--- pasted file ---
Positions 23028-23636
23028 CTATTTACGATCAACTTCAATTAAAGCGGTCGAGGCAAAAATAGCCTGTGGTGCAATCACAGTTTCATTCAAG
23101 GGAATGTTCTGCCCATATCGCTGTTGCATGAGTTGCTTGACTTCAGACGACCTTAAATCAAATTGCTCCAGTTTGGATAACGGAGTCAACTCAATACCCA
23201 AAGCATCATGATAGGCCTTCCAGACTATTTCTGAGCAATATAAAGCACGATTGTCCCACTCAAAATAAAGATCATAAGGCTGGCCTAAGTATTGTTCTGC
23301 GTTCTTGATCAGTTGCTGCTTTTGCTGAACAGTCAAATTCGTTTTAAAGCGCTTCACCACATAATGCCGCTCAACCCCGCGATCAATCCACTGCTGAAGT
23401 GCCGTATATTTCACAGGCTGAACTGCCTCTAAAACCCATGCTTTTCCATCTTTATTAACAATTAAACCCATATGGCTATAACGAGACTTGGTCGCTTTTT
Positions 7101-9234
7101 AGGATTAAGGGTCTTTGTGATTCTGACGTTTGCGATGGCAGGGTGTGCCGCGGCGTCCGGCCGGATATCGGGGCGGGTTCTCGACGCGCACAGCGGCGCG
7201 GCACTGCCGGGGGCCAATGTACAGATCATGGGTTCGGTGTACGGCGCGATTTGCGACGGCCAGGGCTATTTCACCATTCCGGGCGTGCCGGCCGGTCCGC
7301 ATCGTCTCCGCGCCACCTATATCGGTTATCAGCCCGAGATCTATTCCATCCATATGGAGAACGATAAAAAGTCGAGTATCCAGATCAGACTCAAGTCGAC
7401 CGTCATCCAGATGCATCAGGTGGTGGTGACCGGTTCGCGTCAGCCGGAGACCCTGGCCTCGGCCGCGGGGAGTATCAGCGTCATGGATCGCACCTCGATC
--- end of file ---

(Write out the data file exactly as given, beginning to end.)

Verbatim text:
Positions 23028-23636
23028 CTATTTACGATCAACTTCAATTAAAGCGGTCGAGGCAAAAATAGCCTGTGGTGCAATCACAGTTTCATTCAAG
23101 GGAATGTTCTGCCCATATCGCTGTTGCATGAGTTGCTTGACTTCAGACGACCTTAAATCAAATTGCTCCAGTTTGGATAACGGAGTCAACTCAATACCCA
23201 AAGCATCATGATAGGCCTTCCAGACTATTTCTGAGCAATATAAAGCACGATTGTCCCACTCAAAATAAAGATCATAAGGCTGGCCTAAGTATTGTTCTGC
23301 GTTCTTGATCAGTTGCTGCTTTTGCTGAACAGTCAAATTCGTTTTAAAGCGCTTCACCACATAATGCCGCTCAACCCCGCGATCAATCCACTGCTGAAGT
23401 GCCGTATATTTCACAGGCTGAACTGCCTCTAAAACCCATGCTTTTCCATCTTTATTAACAATTAAACCCATATGGCTATAACGAGACTTGGTCGCTTTTT
Positions 7101-9234
7101 AGGATTAAGGGTCTTTGTGATTCTGACGTTTGCGATGGCAGGGTGTGCCGCGGCGTCCGGCCGGATATCGGGGCGGGTTCTCGACGCGCACAGCGGCGCG
7201 GCACTGCCGGGGGCCAATGTACAGATCATGGGTTCGGTGTACGGCGCGATTTGCGACGGCCAGGGCTATTTCACCATTCCGGGCGTGCCGGCCGGTCCGC
7301 ATCGTCTCCGCGCCACCTATATCGGTTATCAGCCCGAGATCTATTCCATCCATATGGAGAACGATAAAAAGTCGAGTATCCAGATCAGACTCAAGTCGAC
7401 CGTCATCCAGATGCATCAGGTGGTGGTGACCGGTTCGCGTCAGCCGGAGACCCTGGCCTCGGCCGCGGGGAGTATCAGCGTCATGGATCGCACCTCGATC